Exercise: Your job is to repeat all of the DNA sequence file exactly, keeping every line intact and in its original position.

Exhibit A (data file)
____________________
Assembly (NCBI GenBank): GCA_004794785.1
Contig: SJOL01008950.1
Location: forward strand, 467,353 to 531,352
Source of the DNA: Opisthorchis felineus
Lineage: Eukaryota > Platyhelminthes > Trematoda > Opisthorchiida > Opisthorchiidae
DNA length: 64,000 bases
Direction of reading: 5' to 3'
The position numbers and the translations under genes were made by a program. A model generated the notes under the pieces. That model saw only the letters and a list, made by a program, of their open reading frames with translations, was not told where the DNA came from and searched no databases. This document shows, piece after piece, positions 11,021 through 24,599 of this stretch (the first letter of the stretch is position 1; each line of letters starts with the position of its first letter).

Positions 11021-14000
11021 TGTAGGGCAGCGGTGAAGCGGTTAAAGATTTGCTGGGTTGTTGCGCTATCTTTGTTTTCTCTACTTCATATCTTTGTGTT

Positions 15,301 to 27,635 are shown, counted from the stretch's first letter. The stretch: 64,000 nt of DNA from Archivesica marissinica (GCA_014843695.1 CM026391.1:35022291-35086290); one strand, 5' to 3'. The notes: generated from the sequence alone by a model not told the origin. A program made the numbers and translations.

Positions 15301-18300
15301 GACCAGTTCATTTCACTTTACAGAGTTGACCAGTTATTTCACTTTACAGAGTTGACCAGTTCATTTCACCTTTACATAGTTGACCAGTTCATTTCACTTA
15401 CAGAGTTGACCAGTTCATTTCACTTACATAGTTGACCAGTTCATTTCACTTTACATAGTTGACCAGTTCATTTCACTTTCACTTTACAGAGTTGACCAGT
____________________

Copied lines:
Assembly (NCBI GenBank): GCA_004794785.1
Contig: SJOL01008950.1
Location: forward strand, 467,353 to 531,352
Source of the DNA: Opisthorchis felineus
Lineage: Eukaryota > Platyhelminthes > Trematoda > Opisthorchiida > Opisthorchiidae
DNA length: 64,000 bases
Direction of reading: 5' to 3'
The position numbers and the translations under genes were made by a program. A model generated the notes under the pieces. That model saw only the letters and a list, made by a program, of their open reading frames with translations, was not told where the DNA came from and searched no databases. This document shows, piece after piece, positions 11,021 through 24,599 of this stretch (the first letter of the stretch is position 1; each line of letters starts with the position of its first letter).

Positions 11021-14000
11021 TGTAGGGCAGCGGTGAAGCGGTTAAAGATTTGCTGGGTTGTTGCGCTATCTTTGTTTTCTCTACTTCATATCTTTGTGTT

Positions 15,301 to 27,635 are shown, counted from the stretch's first letter. The stretch: 64,000 nt of DNA from Archivesica marissinica (GCA_014843695.1 CM026391.1:35022291-35086290); one strand, 5' to 3'. The notes: generated from the sequence alone by a model not told the origin. A program made the numbers and translations.

Positions 15301-18300
15301 GACCAGTTCATTTCACTTTACAGAGTTGACCAGTTATTTCACTTTACAGAGTTGACCAGTTCATTTCACCTTTACATAGTTGACCAGTTCATTTCACTTA
15401 CAGAGTTGACCAGTTCATTTCACTTACATAGTTGACCAGTTCATTTCACTTTACATAGTTGACCAGTTCATTTCACTTTCACTTTACAGAGTTGACCAGT